Is Abbott the invisible Texan?

Is Abbott the invisible Texan?

By Hastings Wyman –

Former Gov. Rich Perry (R-TX) twice ran for president and is now Secretary of Energy in the Trump Administration, an important post for his oil-and-gas rich state. US Sen. Ted Cruz (R-TX) made a powerful, though ultimately failing, run for the White House in 2016 and, once a pariah among his colleagues, is now seen as a key figure in helping construct a repeal-and-replace health care bill. US Sen. John Cornyn (R-TX) is Senate Majority Whip and former chairman of the National Republican Senatorial Committee.

But incumbent Gov. Greg Abbott (R-TX) – Greg who? – is mostly obscure in the national media, and not much more of an imposing figure among his fellow Texans. Lt. Gov. Dan Patrick (R), an articulate righter-than-thou politician, is a much more visible figure in Lone Star politics. Abbott is hoping that may change in the special session he has called for later this summer. If Abbott can get his agenda passed, which mirrors the state GOP platform, he will become the Republican hero in Texas.

The special session begins on July 18 and will last 30 days; it is a belated effort by the governor to grab the reins of power. The governor has listed an agenda of 20 items he wants passed in the session. The first item on Abbott’s agenda is passage of the Sunset Safety Net bill, which keeps the state’s medical board operating; it licenses doctors. Also among the 20 items, controversial legislation to ban municipalities from passing ordinances that would protect transgender people’s access to the public restroom of their choice, aka “the bathroom bill;” additional requirements on abortion providers; and limits on property taxes.

Abbott has gotten some significant support for his special session agenda from the Republican Party of Texas. The state GOP executive committee recently elected James Dickey, a “movement” conservative, as its new chairman. He quickly pointed out to the committee that the governor’s agenda is mostly from the party platform, which the majority of delegates had ratified one by one. The party has generally stayed out of legislative fights, but Dickey seems to be putting the GOP’s muscle behind Abbott’s agenda.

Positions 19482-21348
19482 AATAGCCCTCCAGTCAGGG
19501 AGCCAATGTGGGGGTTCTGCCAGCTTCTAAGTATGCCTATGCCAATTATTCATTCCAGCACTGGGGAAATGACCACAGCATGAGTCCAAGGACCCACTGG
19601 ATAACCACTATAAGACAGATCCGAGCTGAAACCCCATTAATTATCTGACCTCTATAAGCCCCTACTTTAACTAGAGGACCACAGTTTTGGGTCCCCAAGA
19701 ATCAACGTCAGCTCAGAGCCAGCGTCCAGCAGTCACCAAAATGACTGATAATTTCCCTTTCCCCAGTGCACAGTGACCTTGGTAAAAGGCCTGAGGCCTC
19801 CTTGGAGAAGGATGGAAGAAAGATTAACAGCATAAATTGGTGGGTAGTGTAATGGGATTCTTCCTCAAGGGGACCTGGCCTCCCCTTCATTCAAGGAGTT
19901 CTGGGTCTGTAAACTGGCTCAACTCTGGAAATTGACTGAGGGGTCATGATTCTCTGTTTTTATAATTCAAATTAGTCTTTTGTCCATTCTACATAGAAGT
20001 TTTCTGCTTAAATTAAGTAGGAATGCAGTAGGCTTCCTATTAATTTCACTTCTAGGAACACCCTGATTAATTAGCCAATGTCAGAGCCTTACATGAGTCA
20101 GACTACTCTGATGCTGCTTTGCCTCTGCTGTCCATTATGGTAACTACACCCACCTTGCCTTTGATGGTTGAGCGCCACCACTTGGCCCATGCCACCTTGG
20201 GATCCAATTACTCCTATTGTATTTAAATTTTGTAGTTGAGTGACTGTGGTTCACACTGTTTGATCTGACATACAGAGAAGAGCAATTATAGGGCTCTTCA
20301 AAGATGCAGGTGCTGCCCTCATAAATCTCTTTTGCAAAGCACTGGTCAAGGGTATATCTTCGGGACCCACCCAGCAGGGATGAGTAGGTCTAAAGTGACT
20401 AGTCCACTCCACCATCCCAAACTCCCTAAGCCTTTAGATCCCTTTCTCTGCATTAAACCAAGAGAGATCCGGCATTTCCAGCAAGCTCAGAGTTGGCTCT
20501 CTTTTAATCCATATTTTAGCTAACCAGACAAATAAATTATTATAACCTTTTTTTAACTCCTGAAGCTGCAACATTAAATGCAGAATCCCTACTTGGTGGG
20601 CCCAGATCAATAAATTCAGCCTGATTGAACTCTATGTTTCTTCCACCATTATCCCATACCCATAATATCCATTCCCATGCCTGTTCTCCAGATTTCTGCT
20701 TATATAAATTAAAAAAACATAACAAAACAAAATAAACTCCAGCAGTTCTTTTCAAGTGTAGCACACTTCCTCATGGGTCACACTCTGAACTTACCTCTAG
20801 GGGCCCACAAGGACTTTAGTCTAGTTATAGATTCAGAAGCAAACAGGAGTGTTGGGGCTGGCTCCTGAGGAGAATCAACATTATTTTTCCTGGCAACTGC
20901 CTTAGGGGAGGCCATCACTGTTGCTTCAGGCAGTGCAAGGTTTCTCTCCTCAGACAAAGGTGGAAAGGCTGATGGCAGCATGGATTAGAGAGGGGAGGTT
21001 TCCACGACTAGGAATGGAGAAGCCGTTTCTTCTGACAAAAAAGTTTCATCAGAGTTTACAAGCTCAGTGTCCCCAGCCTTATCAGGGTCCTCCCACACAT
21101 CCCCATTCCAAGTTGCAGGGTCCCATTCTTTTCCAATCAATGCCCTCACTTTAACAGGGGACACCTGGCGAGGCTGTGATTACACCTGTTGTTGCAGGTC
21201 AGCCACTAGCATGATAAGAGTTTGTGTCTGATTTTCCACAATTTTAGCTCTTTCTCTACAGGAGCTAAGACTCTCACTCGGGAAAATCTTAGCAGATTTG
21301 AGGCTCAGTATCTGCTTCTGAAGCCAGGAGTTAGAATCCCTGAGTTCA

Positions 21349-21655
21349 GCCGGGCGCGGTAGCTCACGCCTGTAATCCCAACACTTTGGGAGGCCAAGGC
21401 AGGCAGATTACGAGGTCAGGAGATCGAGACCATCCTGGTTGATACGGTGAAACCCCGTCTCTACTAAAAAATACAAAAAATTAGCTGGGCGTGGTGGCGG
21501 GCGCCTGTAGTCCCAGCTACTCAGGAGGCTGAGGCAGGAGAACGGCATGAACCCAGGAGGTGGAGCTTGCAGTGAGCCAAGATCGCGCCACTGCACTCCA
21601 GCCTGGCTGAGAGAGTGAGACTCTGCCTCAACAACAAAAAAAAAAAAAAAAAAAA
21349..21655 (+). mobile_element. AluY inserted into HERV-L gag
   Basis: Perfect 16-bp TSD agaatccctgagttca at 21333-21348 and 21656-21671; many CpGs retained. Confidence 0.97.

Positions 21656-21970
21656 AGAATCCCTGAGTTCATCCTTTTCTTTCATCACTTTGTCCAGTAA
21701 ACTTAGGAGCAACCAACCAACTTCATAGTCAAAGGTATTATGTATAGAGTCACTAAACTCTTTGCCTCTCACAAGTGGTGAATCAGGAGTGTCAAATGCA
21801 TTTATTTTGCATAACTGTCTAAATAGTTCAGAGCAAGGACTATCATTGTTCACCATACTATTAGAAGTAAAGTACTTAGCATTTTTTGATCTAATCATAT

In addition, Abbott also got a boost from his potential rival. Patrick called the special session agenda “big and bold,” adding that it “solidly reflects the priorities of the people of Texas.”

But if Abbott is to become a major, if not central, figure in Texas politics, he will have to learn to be a much more aggressive figure in his relations with the legislature.

As governor, says Harvey Kronberg, publisher of the Houston-based Quorum Report Kronberg, Abbott has “remained aloof, not exercising power in any meaningful way.” For example, Abbott’s big issue was an expanded pre-K program, which right wing Republicans opposed. But Abbott did not have the backs of the state representatives who supported it and “disappeared in the primaries,” leaving a lot of lawmakers feeling betrayed. Moreover, he often relies on House Speaker Joe Strauss III to kill “bad” bills, but doesn’t take a stand himself.

Adds an Austin insider, Abbott “has very good general approval ratings, due in part to his life story [he is in a wheel chair caused when a tree fell on him when he was jogging]. “But talk to Republican insiders and legislators and the reviews turn more negative. He’s very, very cautious and the staff around him is even more cautious. When conflicts arise over the details of legislation he favors, he doesn’t make decisions that might settle the matter on his terms… Lawmakers can’t get guidance from him.”

Abbott, now 59, served on the Texas Supreme Court, then won election as state attorney general, a position he held for three terms. As the state’s top lawyer, his big moment came when he successfully argued for the right of Texas to display the Ten Commandments in front of the state Capitol. Noting the governor’s background in the judicial system, Kronberg adds, “He is not legislative savvy.” Then in 2014, Abbott was elected governor, with 59% of the vote.

Although Patrick promised several years ago that he would not challenge Abbott in a 2018 primary, “The lieutenant governor is more colorful. He’s a former talk show host. He has pretty much seized the mike from the governor,” says Kronberg. He adds, “The governor and his staff believe that Patrick wants to primary him.”

If Abbott doesn’t succeed in the special session, Patrick, who has been shepherding conservative legislation through the Senate, will remain the Texas GOP’s central figure.

As Cal Jillson, political scientist at Southern Methodist University, told the San Antonio Express-News, “It really did increasingly look over the course of the regular session as if Patrick was driving the process… And he’s got to push back against that. He can’t seem to be driven by Patrick. Otherwise, what’s the point of being governor?” Stay tuned.